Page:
Nothing makes my heart sink quite like the news that another famous man has been sharing his opinions on the #MeToo movement. Sean Penn, when asked, described what was happening as “salacious”, adding that “some [of the allegations] are unfounded”. Matt Damon talked about a “spectrum of behaviour” and suggested that some forms of unwanted sexual contact were less inappropriate than others. Bryan Cranston asked when the accused could expect to be forgiven, and get a “second chance”. Minnie Driver put it perfectly when she responded to Damon: “You cannot tell another woman about her abuse.”
The trouble is that if you’re in a position of privilege, and, like Penn, Damon and Cranston, a straight white man, you’re used to being listened to. The world constantly confirms the idea that your opinion is important and valid, regardless of how limited your experience is. As Homer Simpson himself said, “I’m a white male aged 18 to 49. Everyone listens to me, no matter how dumb my suggestions are.” These men aren’t just any white males either – they’re enormously successful Hollywood actors. They are constantly lionised, made to feel important and powerful, and treated as though their views on everything, from climate change to midnight snacks, are as irrefutable as papal edicts.
So, when I read The Times headline, Jon Hamm on Me Too, I felt a twisting in my gut. Yet the actor says that the movement is vital, “because the behaviour that it’s responding to is deplorable”, but he doesn’t really have further opinions to share, because, “Us straight white guys have been saying a lot for a long time; we might want to start listening a little more.”
How refreshing. How rare. For more than a year, we have been shouting, and shouted over. We’ve come together and tried our hardest to be heard. At every turn, we have been met by powerful men who minimise and deny our experiences – and even well-meaning men who tell us how they think we should feel. It’s startling and encouraging that Hamm, whose power and influence is significant enough for his views on #MeToo to be a headline in a national newspaper, is able to recognise that it’s not his turn to speak.
Hamm’s career fascinates me. Unlike many A-list actors, he didn’t find success in his early twenties. He had been an extra, a waiter and even a film-set dresser before being cast as Don Draper, aged 36, and I think it’s striking that he was a fully fledged adult before he was exposed to the spotlight. In the interview, he also speaks candidly about losing both of his parents by the time he was 20. He talks about how he needed antidepressants and therapy, saying, “People think it’s representative of weakness, but it’s not. If you need help, you need help. Mental health is incredibly important.” We know that there is a huge stigma attached to conversations about men and mental illness, and vulnerable men can have a difficult time asking for help. Hamm’s words make me think that his therapy didn’t just help him to overcome tragedy, but gave him a clearer, more compassionate understanding of humanity. I wonder how many powerful men might have chosen their words around #MeToo more carefully if they had worked on themselves enough to reach that level of understanding.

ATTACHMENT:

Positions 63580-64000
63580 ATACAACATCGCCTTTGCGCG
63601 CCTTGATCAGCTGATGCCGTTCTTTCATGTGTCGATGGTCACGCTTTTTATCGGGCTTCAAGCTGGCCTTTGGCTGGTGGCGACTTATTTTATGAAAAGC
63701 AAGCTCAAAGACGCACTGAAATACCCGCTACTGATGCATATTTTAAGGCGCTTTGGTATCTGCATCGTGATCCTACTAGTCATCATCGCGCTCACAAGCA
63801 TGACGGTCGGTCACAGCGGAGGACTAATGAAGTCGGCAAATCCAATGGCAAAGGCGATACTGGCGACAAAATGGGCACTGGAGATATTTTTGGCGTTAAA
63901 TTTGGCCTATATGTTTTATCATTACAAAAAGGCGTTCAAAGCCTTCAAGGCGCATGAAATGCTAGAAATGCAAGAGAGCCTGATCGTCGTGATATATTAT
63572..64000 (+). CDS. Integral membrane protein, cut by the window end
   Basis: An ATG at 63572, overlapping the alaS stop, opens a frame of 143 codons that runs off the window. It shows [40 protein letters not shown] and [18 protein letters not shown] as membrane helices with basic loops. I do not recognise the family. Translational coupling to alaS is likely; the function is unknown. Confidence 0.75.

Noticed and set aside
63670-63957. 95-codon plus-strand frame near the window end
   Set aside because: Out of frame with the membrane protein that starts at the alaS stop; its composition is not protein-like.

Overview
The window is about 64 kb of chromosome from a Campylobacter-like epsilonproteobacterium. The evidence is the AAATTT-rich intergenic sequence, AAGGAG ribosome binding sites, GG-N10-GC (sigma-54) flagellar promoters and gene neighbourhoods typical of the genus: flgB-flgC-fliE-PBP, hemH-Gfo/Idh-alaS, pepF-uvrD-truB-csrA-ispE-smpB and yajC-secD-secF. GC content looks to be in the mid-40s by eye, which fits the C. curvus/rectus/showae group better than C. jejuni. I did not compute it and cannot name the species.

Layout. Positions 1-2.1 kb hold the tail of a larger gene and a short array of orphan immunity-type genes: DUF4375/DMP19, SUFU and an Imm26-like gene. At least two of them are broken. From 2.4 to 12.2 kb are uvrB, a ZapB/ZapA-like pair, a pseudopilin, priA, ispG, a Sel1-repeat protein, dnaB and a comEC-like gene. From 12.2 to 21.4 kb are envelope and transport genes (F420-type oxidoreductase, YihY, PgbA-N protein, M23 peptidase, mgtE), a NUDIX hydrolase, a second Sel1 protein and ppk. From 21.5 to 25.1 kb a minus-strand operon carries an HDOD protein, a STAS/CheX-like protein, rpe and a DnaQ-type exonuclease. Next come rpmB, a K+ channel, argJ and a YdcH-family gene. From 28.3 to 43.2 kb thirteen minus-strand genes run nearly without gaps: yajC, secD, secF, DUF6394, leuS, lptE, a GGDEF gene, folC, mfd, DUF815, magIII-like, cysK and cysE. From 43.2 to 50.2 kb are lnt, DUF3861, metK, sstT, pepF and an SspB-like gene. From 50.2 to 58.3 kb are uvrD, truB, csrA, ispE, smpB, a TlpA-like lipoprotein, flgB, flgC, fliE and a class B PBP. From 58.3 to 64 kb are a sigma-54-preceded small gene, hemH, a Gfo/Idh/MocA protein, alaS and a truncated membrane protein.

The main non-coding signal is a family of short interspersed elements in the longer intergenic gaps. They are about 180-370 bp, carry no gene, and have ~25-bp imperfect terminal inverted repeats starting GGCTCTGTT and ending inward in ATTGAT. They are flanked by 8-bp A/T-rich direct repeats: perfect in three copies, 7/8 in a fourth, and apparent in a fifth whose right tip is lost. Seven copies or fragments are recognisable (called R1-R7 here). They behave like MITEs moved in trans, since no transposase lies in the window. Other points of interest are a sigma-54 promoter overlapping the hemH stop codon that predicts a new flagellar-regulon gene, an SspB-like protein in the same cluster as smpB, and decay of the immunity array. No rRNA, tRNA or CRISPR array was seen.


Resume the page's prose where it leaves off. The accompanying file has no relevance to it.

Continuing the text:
Hamm displays a self-awareness and empathy that seems rare in leading men
Throughout the interview, Hamm displays a self-awareness and empathy that seems rare in leading men. He reveals that he has experienced inappropriate behaviour from unnamed individuals but he acknowledges that there is a difference between men and women when it comes to physical vulnerability. “It’s certainly different being a 6ft 2in, 200lb male than it is being a 5ft 4in, 100lb female.”
He’s experienced one problem that many of his female contemporaries face: he knows how it feels to be defined by your appearance, and dismissed. “Of course. I’ve been unfairly judged: ‘Oh, he must be dumb because he’s good-looking.’ I make a point of not doing that to other people. It’s ‘judge not lest ye be judged’.” Perhaps because he’s been directed by a stereotype that many women in his industry experience, he’s unusually qualified to identify with them. This makes the fact that he is not choosing to speak for them especially significant.
To me, the interview reads like a masterclass in positive, empathetic masculinity. In some ways, it seems absurd to praise and celebrate Hamm for simply being a decent human being. Is the bar really that low? Yet, it’s very unusual to hear anyone in his position acknowledge their privilege with such honesty, and I’m certain that it’s connected with the fact that he has known pain and failure well enough to wear his power lightly. More importantly, there is a message about privilege that we can all use and learn.
The #MeToo movement is the work of courageous women speaking out after years of abuse, but nothing will change unless men like Hamm, who have great power and freedom, let them speak and amplify their voices. Even those of us who aren’t movie stars, or even straight white men, can be inspired by Hamm and use our vulnerabilities as signposts to help us identify our strengths. Sometimes our most difficult moments make us aware of the advantages we have. When we know what those are, we have a responsibility to reach down and lift up anyone who isn’t sufficiently seen. It’s not about talking for people who don’t have a voice. It’s about acknowledging everyone has a voice, and remembering that if people seem silent, it’s because they are not being listened to. We all might want to start listening a little more.